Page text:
FAQ

Do we play Cricket year-round?

Yes. With weather such as ours in San Diego, why not…? We have a brief lull in July (summer break) and we take a couple of weeks’ break at the end of the year.

How old should the child be to start as a member of SDCCYA?

We have a Level 0 (beginner) program aimed for kids 6-8 yrs of age. They start with the tennis ball, and the aim is to have fun and enjoy the game with their friends, while slowly learning the basics along the way. For ages 8 and above, or when the coaches determine that the player is ready for it, they move up to play with the cricket ball.

What are the essential components of my cricket gear?

Bat, pads, batting gloves, helmet with a visor, abdominal guard, elbow guard, thigh guards, chest guard. For a wicket-keeper, you need wicket-keeping pads, wicket-keeping gloves, inner gloves. Boxers with a slot for the abdominal guard is a very convenient option (you can even get yourself baseball protective cups & boxer).

How do I determine the right sizing for my cricket gear?

Finding the right size for your cricket bat and other gear, such as pads and gloves, is extremely important. Improper fit of your cricket gear hinders your game and skills development, and can also be a safety issue. Here are some references to find the right fit: https://www.talentcricket.co.uk/pages/general-services.html; https://cricketwarehouse.com.au/blogs/cricket-articles/98468358-size-guide; https://www.cricketsupplies.com/cricket/Size-guide.html;

What should I look for in buying a cricket bat?

Having the right sizing and weight is very important. Heavy bats are not recommended by coaches for kids. Between Kashmir willow and English willow: Kashmir willows are cheaper and may suffice when you start, but as you start playing matches English willows are recommended.

Do I need to oil and knock in my cricket bat?

Knocking is highly recommended, both for the health of the bat as well as for good stroke play. It compresses the fibers in the willow. Knocking with a “cricket bat mallet” for even an hour (spread across several days) does your bat a lot of good; it is, of course, a tedious and noisy process. Professionals recommend several hours, but seriously…? 🙂 After knocking, bat in the nets with an old ball for a bit before exposing it to the hard new cricket ball. Make sure you follow the right technique and not do more harm than good in the process. There are several references on how to do it right: Click here.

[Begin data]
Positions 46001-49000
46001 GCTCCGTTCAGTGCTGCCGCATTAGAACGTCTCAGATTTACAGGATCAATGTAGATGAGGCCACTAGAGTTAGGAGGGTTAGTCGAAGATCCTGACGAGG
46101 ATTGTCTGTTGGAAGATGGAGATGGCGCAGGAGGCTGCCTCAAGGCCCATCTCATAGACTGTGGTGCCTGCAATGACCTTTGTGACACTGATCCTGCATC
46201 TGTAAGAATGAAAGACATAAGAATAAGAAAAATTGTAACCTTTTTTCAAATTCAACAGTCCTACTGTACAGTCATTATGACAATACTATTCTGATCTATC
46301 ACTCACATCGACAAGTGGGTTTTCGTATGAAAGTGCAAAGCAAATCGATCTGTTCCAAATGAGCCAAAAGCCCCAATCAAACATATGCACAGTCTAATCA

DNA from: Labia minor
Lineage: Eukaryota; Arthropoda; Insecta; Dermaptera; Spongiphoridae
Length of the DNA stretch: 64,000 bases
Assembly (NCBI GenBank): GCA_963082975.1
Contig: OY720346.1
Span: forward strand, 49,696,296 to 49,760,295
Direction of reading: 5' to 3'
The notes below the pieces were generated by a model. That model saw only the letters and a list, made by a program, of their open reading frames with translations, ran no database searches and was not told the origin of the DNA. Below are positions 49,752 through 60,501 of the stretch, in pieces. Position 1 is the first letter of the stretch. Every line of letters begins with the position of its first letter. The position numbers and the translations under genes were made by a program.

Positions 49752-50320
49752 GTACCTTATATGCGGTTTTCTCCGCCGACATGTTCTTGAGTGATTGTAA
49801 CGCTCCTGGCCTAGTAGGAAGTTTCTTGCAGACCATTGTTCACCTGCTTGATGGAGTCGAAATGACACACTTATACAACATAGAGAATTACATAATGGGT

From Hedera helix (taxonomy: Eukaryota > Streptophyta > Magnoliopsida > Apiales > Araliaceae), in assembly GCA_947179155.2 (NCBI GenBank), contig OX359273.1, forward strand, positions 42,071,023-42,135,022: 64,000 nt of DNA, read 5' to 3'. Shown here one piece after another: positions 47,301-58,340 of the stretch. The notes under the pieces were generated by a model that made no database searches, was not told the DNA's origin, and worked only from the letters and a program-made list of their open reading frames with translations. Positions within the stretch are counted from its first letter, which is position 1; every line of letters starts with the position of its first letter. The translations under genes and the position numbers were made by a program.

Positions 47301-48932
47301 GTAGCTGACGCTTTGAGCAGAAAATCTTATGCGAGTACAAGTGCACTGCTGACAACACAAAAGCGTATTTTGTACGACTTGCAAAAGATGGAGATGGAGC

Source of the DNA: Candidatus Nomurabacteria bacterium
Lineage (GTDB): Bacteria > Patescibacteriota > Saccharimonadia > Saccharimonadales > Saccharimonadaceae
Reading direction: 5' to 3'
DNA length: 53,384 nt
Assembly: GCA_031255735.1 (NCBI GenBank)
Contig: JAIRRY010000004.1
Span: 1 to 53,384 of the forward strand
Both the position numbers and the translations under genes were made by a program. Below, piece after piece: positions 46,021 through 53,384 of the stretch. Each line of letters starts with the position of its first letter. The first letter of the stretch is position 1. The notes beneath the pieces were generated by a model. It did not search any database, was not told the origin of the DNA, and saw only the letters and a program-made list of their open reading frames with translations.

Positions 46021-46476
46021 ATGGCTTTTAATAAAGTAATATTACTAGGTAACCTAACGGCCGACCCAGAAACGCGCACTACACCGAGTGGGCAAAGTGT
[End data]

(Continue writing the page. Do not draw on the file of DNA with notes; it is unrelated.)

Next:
If you choose to oil, use only raw linseed oil.

Do I need cricket shoes with spikes?

Shoes with spikes are good for turf wickets. But you should not use them, nor will you be allowed to use them on anything but a turf wicket; so it’s a strict no-no on mat-on-turf, mat-on-concrete, flix pitches, etc. There are also shoes with rubber studs; they are also not recommended for matted and flix pitches. For such pitches, get a good pair of shoes with a nice grip in the sole, and reasonable protection at the toes. Choose a comfortable pair with a good fit, since you will be in them for several hours.

What about chest guards?

For safety, it is recommended to get in the habit of wearing one and getting used to it. There are also expensive alternatives such as padded vests. You will have to figure out the right protection vs comfort/convenience.

Where can I get my Club’s uniform?

Our Club orders uniforms in bulk a few times a year, so you need to catch those time windows to get yourself our proud colors. Measure yourself for the right fit. For shirts: There are 2 ways to measure (a) Lay a t-shirt on a flat surface and measure the length across the chest between the bottom of the 2 sleeve holes (ie, where the sleeve is connected to the rest of the shirt) or (b) Measure your chest circumference, and add 2-3 inches of slack. For pants: You need both the waist circumference and the outseam length.